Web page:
Zanuck married Linda Harrison in 1969, and Linda launched straight into a TV acting role: "After Beneath, I was cast as one of the starlets in a new TV series called Bracken's World, which was a series Dick for a long time had wanted to do, about a Hollywood studio. So I got that part and I had to finish Beneath and go right into the pilot - I didn't even get a day's rest. And I had to start remembering lines!" The series was short-lived however, and the board-room tensions at Fox finally erupted in December 1970 when chairman of the Fox board Darryl F. Zanuck got his revenge by humiliating his son at a board of directors meeting and replaced Richard as president of the company with himself (tiring of Zanuck Sr., the board of directors forced him out in turn in May 1971), as Linda explained: "[Dick's] relationship with his father was strained because 'the son was rising' - and Dick needed to spread his wings. And the father wasn't ready to let go. Pretty soon there was a wedge between father and son, and there was a terrible change in their relationship. It was like a divorce, like any situation where two people come to a crossroad and things splinter. Darryl fired Dick, and David [Brown - Dick Zanuck's partner], and me - I was under contract, I was eight months pregnant... So Dick and David went to Warner Bros., and then from there formed Zanuck-Brown. That's history, what happened when they formed their own company. They wanted to start humbly, and they got a screenplay called 'Sssssss' by a makeup man (Dan Striepeke) they thought a lot of." The birth of the couple's two sons (February 1971 and August 1972) interupted Harrison's acting career, though she wasn't dismayed: "I enjoyed working in front of the camera but not full-time. I didn't have the personality or the desire to be a 'star'." It's suggested that Arthur P. Jacobs made it clear to 20th Century Fox that if they passed on funding a fourth Apes movie he would shop the property to Zanuck-Brown. Fox subsequently began filming Conquest of the Planet of the Apes in January 1972. Zanuck's producing career included smash hit Jaws in 1975, shortly after which his marriage with Linda Harrison ended: "For one reason or another, I got involved with a guru - which was the 'in' thing at the time. Unfortunately, this guru wanted to make movies from his own screenplays. And for whatever reason, he put a terrible wedge through my relationship with Dick. It ended that I left Dick." They divorced in 1978, but remained on friendly terms. Eventually, Linda was cast in two Zanuck-Brown sci-fi movies, Cocoon (1985) and Cocoon: The Return (1988). In 2001, Linda also appeared in a re-imagining of the Apes mythos in the Tim Burton directed remake, Planet of the Apes, produced by the studio executives of Fox in collaboration with Richard Zanuck. Zanuck said at the time: "I feel like I've been in my own time warp, my own science fiction world. Having 34 years ago initiated this, I find myself producing a picture that is not a remake but a whole new picture using the same concept." Zanuck subsequently produced many more of Burton's films.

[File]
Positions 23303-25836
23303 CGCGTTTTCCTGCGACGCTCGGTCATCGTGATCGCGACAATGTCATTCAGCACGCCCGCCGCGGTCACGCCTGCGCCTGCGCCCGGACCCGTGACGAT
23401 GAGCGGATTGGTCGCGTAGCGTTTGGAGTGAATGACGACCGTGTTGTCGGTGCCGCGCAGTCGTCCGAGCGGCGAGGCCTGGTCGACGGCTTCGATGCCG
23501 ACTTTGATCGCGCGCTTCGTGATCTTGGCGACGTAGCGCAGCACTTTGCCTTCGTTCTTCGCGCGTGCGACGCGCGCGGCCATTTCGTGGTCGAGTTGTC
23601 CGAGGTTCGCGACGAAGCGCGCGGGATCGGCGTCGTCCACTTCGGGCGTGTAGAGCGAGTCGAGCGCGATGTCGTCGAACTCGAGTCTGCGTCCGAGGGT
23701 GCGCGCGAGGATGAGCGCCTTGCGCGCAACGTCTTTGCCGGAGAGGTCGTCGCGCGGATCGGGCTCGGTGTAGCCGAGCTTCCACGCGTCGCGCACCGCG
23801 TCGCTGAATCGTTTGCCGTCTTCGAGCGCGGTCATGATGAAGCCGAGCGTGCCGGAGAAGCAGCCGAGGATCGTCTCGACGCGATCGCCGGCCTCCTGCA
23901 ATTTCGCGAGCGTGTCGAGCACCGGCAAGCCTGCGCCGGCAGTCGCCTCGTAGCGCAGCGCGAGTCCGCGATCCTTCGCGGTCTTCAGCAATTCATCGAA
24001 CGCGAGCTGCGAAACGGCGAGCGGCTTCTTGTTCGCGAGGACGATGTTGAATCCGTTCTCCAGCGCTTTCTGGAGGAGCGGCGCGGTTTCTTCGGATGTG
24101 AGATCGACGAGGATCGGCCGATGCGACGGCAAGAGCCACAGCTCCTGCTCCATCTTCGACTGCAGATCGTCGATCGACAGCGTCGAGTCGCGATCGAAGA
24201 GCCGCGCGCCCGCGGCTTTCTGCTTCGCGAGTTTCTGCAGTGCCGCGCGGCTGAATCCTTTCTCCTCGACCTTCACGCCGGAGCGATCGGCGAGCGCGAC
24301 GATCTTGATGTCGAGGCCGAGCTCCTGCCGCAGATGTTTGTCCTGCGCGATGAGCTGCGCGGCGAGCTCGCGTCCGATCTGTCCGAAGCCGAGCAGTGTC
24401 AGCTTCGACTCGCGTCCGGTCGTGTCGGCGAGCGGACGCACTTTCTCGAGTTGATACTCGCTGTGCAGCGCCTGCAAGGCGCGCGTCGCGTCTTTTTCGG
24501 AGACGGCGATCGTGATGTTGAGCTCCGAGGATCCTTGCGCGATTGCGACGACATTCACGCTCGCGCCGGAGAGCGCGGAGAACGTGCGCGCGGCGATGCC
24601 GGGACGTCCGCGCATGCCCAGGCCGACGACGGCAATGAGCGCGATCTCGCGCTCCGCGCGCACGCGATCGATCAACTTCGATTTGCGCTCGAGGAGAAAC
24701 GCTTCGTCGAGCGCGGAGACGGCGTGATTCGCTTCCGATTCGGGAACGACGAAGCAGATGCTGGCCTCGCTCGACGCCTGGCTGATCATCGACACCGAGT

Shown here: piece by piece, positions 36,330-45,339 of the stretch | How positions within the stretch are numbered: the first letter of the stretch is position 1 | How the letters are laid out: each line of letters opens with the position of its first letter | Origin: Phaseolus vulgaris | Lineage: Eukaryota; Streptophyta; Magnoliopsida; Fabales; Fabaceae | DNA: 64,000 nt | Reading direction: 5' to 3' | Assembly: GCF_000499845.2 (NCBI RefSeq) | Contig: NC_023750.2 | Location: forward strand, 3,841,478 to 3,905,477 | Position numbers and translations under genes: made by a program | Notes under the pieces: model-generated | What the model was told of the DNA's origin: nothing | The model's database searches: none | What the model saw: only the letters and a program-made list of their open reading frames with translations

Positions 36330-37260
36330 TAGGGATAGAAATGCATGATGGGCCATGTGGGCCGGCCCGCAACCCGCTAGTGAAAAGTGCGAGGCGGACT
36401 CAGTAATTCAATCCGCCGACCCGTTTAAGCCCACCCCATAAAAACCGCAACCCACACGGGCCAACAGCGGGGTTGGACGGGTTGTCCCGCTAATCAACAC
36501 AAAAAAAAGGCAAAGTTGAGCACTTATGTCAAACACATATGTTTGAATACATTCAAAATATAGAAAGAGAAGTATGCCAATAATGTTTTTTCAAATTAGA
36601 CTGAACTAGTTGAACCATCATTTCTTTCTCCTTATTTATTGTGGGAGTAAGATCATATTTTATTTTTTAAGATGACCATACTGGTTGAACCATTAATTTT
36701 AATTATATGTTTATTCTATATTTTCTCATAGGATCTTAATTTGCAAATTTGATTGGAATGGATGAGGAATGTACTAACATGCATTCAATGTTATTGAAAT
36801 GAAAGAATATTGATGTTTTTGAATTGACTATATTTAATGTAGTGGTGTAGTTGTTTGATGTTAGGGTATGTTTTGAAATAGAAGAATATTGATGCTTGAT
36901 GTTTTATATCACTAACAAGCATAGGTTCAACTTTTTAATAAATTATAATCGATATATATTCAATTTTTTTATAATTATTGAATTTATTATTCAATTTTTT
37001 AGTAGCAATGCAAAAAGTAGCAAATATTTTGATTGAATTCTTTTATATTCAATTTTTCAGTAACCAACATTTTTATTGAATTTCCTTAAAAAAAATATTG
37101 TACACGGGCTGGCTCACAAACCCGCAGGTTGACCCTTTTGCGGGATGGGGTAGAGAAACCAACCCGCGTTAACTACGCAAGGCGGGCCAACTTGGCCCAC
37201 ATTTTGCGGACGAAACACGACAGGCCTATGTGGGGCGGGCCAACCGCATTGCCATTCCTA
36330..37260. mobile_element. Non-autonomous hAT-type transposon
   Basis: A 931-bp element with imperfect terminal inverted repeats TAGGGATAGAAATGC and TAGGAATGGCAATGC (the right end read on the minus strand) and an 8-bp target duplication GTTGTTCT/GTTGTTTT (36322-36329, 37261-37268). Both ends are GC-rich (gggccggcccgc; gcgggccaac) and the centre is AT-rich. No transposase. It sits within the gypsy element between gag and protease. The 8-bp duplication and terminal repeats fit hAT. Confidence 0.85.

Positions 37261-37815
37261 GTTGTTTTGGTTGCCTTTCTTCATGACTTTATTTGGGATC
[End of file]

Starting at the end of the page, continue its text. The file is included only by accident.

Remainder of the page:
Richard Zanuck died suddenly of a heart attack on July 13, 2012.
- Richard D. Zanuck article at Wikipedia
- Richard D. Zanuck entry at the Internet Movie Database (IMDB)
- ↑ 1.0 1.1 1.2 1.3 1.4 1.5 'Starlog - Woman of the Apes' (April 1995)
- ↑ 2.0 2.1 2.2 2.3 2.4 2.5 2.6 2.7 2.8 'Cinefantastique Planet of the Apes Issue' (1972)
- ↑ The Legend of the Planet of the Apes by Brian Pendreigh
- ↑ 'Films In Review' interview, conducted January 1969
- ↑ 'Planet of the Apes Revisited' by Joe Russo and Larry Landsman
- ↑ 6.0 6.1 6.2 The Actor's Life: Journals 1956-1976 by Charlton Heston (1978)
- ↑ 'Planet of the Apes Revisited' by Joe Russo and Larry Landsman.
- ↑ Darryl F. Zanuck biography
- ↑ Planet of the Apes: 40 Year Evolution, by Lee Pfeiffer & Dave Worrall (June 2008)